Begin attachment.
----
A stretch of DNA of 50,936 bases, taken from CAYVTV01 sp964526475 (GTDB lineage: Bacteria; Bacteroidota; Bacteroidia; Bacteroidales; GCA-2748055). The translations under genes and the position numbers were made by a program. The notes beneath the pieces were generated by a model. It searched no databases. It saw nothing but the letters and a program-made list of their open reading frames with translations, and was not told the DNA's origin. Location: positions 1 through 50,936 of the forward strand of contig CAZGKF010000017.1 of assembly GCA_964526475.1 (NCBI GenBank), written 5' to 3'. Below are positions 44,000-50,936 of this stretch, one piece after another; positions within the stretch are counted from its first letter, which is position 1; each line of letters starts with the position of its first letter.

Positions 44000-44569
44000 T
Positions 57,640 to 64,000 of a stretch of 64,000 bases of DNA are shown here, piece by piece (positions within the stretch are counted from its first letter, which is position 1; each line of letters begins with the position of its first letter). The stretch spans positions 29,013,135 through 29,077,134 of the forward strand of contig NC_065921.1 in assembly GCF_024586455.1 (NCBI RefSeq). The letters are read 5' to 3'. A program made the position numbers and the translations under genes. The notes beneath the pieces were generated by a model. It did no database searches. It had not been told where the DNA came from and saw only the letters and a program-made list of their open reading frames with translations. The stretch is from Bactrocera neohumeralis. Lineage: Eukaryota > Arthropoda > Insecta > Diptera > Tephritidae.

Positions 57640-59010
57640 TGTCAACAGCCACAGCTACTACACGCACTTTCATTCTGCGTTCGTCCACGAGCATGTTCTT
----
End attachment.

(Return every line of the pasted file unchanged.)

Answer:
A stretch of DNA of 50,936 bases, taken from CAYVTV01 sp964526475 (GTDB lineage: Bacteria; Bacteroidota; Bacteroidia; Bacteroidales; GCA-2748055). The translations under genes and the position numbers were made by a program. The notes beneath the pieces were generated by a model. It searched no databases. It saw nothing but the letters and a program-made list of their open reading frames with translations, and was not told the DNA's origin. Location: positions 1 through 50,936 of the forward strand of contig CAZGKF010000017.1 of assembly GCA_964526475.1 (NCBI GenBank), written 5' to 3'. Below are positions 44,000-50,936 of this stretch, one piece after another; positions within the stretch are counted from its first letter, which is position 1; each line of letters starts with the position of its first letter.

Positions 44000-44569
44000 T
Positions 57,640 to 64,000 of a stretch of 64,000 bases of DNA are shown here, piece by piece (positions within the stretch are counted from its first letter, which is position 1; each line of letters begins with the position of its first letter). The stretch spans positions 29,013,135 through 29,077,134 of the forward strand of contig NC_065921.1 in assembly GCF_024586455.1 (NCBI RefSeq). The letters are read 5' to 3'. A program made the position numbers and the translations under genes. The notes beneath the pieces were generated by a model. It did no database searches. It had not been told where the DNA came from and saw only the letters and a program-made list of their open reading frames with translations. The stretch is from Bactrocera neohumeralis. Lineage: Eukaryota > Arthropoda > Insecta > Diptera > Tephritidae.

Positions 57640-59010
57640 TGTCAACAGCCACAGCTACTACACGCACTTTCATTCTGCGTTCGTCCACGAGCATGTTCTT